Principal Findings

This study describes the feasibility, usability, and acceptability of a commercially available PAT and DFR in CRC surgery. Persons reported high scores for usability and acceptability of a PAT using the SUS, NPS, and CSAT scales. We found high compliance and high adherence rates to daily step goals in the perioperative period. The acceptability regarding the DFR was lower compared to the PAT; it was found acceptable in the preoperative setting only. The compliance rate for using the DFR was acceptable in the preoperative period with adequate protein intake in most persons, but the compliance rate dropped after surgery. Although not statistically significant, clinical outcomes appeared to benefit persons who achieved ≥7500 steps per day and ≥1.2 g protein per kilogram body weight per day.

Comparison to Prior Work

Few studies have examined persons’ experiences regarding PATs in people who have received surgery. In a perioperative eHealth program with multiple components, den Bakker et al [21] used qualitative person feedback as well as a scale ranging from 0 to 10 to assess persons' with CRC attitudes. Participants were positive about the use of a PAT and stated that it was a good way to reflect on their level of activity, and the use motivated them to be physically active. Grimes et al [22] found high acceptability of wearing a wrist-worn accelerometer in 35 perioperative older adults, measured using a visual analogue scale questionnaire. Jonker et al [24] determined the feasibility, usability, and acceptability of the perioperative use of their mobile app and activity tracker in older persons with surgical cancer. Their scores on usability (SUS) and acceptability (NPS) were lower compared to the scores in our population, which might be related to a higher mean age of participants in their study.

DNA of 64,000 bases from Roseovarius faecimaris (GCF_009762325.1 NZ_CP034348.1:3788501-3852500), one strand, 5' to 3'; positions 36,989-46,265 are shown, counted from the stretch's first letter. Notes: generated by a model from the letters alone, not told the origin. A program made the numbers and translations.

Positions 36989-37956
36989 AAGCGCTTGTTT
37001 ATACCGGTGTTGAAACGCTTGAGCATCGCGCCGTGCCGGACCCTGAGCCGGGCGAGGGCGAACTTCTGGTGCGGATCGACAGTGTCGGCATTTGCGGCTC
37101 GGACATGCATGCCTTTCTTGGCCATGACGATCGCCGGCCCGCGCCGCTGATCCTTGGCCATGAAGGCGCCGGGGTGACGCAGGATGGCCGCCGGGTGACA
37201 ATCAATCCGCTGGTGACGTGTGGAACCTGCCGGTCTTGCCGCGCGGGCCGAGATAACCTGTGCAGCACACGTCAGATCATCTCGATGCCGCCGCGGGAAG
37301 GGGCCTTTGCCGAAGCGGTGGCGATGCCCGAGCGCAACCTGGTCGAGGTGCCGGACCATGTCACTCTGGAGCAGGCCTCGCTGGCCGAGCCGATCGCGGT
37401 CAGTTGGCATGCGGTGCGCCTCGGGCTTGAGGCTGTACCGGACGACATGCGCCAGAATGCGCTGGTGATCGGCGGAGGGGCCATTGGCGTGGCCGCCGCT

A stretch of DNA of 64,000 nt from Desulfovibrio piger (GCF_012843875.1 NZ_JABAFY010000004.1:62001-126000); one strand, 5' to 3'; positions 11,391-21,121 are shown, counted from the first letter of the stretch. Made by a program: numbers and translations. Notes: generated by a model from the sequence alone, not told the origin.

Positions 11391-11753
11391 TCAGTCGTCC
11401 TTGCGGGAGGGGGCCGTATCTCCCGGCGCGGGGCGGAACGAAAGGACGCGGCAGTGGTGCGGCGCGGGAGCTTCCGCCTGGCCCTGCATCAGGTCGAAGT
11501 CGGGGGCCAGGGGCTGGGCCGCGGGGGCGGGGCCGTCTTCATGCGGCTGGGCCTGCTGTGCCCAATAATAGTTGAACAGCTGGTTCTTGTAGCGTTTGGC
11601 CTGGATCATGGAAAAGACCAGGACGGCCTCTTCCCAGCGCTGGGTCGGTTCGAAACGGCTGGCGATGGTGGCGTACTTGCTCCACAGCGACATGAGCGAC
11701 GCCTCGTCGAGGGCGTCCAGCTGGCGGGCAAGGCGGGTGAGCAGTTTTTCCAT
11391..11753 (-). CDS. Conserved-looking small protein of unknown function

The preoperative median step count in our study is comparable with other studies using PATs in persons with CRC [19,23,28]. In free-living, healthy, older adults, the reported daily number of steps ranges from around 2000 to 9000 [47]. For persons with cancer, and persons with other chronic conditions or those living with a disability, the expected range lowers to 1200-8800 steps per day [48]. Most persons in our study met the daily step goal comparable with recommended physical activity levels for persons with cancer [1] and the general population [49] prior to surgery. As expected, postoperatively, the median number of steps dropped to approximately 4300 steps/day 1 week after surgery, which is comparable to habitual steps/day in persons with heart and vascular diseases [48]. In the phase of recovery, physical activity increased, and 35% of the persons returned to the preoperative daily number of steps. In our study, the majority of persons underwent laparoscopic surgery. Functional recovery may differ between traditional open surgery and minimally invasive surgery. Due to the small number of participants (n=1) who underwent an open procedure (n=1), this could not be sufficiently explored in this study. A randomized blinded study on this topic found no difference in functional recovery after open versus laparoscopic colonic resection [50]. In line with our results, Nakajima et al [31] noted that persons with CRC with a low activity level were significantly older and had a higher rate of major complications.